High-profile speakers at the 2020 EEB annual conference included Kate Raworth, the founder of ‘doughnut economics’, European Environment Commissioner Virginijus Sinkevičius and Austrian Climate Action and Environment Minister Leonore Gewessler.
The main message from the one-day event were that the European Union needs to shift from a focus on the dough of economic growth to the doughnut of wellbeing within planetary limits. The EU must dare to be more ambitious with its Green Deal and build back better after the COVID-19 pandemic.
Breaking with convention, the European Environmental Bureau’s annual conference took place virtually, instead of the usual physical event, such as the one which took place in Berlin last year.
As with so much of the ‘new normal’ associated with the COVID-19 pandemic, this proved to be both a challenge and an opportunity. Although participants were deprived of the useful face-to-face, in-person contacts that make our annual conferences such rewarding affairs, this year’s edition was able to reach a far wider audience than is possible with a physical event and created space for new types of interactions. Its carbon footprint was also immensely smaller.
Hundreds of people registered for the event, from every corner of Europe and beyond, and wandered around the conference’s e-spaces. A peak of 1,300 people tuned into the speeches and panel discussions.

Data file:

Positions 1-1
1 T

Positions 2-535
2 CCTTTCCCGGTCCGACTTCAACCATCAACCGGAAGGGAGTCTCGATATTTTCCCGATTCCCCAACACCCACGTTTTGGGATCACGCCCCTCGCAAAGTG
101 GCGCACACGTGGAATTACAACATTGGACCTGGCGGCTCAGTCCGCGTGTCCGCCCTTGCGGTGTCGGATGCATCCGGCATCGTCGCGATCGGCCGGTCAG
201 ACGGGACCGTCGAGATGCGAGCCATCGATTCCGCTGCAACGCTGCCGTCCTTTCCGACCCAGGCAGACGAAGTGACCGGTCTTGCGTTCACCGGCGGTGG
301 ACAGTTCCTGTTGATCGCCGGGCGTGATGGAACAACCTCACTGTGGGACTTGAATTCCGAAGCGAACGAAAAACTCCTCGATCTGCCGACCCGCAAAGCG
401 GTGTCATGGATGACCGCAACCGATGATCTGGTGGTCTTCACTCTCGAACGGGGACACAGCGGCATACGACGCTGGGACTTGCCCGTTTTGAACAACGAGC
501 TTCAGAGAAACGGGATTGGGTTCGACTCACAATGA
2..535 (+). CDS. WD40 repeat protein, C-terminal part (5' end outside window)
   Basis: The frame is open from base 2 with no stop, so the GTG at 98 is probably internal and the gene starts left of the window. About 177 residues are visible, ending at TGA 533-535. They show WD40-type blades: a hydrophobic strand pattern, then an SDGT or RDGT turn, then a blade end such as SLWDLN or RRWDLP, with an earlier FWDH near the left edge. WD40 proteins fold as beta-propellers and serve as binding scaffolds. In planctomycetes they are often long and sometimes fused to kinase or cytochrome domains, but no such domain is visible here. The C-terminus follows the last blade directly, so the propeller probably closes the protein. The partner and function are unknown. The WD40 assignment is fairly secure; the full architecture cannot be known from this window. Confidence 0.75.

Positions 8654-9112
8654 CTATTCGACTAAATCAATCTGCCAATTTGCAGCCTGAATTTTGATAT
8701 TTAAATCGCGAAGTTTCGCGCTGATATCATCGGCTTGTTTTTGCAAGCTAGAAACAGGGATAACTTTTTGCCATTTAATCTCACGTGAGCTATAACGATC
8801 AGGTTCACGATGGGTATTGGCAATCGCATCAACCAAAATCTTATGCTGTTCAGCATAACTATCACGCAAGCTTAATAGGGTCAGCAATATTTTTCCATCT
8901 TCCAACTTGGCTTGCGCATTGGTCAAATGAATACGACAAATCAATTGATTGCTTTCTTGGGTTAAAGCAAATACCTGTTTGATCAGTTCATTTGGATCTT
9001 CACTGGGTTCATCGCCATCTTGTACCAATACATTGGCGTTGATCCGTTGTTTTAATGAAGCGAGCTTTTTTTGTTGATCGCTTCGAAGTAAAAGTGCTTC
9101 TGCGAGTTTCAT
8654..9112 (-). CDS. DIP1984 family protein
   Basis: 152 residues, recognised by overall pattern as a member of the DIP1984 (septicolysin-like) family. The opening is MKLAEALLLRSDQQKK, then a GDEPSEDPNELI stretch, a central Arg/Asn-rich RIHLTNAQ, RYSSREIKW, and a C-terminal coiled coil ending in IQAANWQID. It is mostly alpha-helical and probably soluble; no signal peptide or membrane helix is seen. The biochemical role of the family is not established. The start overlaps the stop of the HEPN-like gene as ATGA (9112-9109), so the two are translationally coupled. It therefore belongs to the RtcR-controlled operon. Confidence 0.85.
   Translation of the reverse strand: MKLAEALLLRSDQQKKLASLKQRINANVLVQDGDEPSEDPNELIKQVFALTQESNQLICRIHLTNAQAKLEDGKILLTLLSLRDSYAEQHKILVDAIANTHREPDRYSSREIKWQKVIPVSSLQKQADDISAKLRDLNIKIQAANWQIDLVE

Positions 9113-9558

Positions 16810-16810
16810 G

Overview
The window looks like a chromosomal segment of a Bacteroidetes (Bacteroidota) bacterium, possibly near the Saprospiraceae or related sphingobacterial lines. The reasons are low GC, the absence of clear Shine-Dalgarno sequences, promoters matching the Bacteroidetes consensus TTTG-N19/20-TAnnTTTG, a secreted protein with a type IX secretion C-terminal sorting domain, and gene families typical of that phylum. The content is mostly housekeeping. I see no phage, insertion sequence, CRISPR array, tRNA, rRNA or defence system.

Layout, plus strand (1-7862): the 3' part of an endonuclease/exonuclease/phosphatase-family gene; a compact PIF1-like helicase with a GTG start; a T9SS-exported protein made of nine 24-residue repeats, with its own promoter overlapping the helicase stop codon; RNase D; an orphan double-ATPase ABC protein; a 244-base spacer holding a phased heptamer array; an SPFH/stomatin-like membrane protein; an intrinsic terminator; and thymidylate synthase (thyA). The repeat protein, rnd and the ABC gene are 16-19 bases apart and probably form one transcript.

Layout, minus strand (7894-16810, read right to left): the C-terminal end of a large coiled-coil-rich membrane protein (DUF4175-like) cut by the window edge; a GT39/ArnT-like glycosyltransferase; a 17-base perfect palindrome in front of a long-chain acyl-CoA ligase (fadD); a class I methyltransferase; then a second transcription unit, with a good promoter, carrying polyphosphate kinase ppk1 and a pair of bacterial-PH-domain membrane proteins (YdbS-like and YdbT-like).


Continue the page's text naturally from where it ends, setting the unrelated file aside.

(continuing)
Hitting the sweet spot
The keynote speaker at this year’s annual conference was Kate Raworth, the British economist behind the ‘Doughnut of Social and Planetary Boundaries’, that visually represents a framework for sustainable development that does not overshoot the Earth’s natural limits (see diagram).
Raworth spoke on the theme of whether the European Green Deal truly represented a system change or was simply a semantic shift. “We cannot deny that Europe has set out a transformative agenda,” the British economist told the EEB’s EU Policy Director Patrick ten Brink. “It has shown leadership and, for that, Europe has to be recognised and praised.”
One challenge of the European Green Deal that Raworth identified was in the tension between the its self-identification as a new ‘growth strategy’ and its holistic vision of a wellbeing society and economy living within ecological boundaries. “When I read the strategy, I’m struck by the two contradictory paradigms it presents,” Raworth admitted.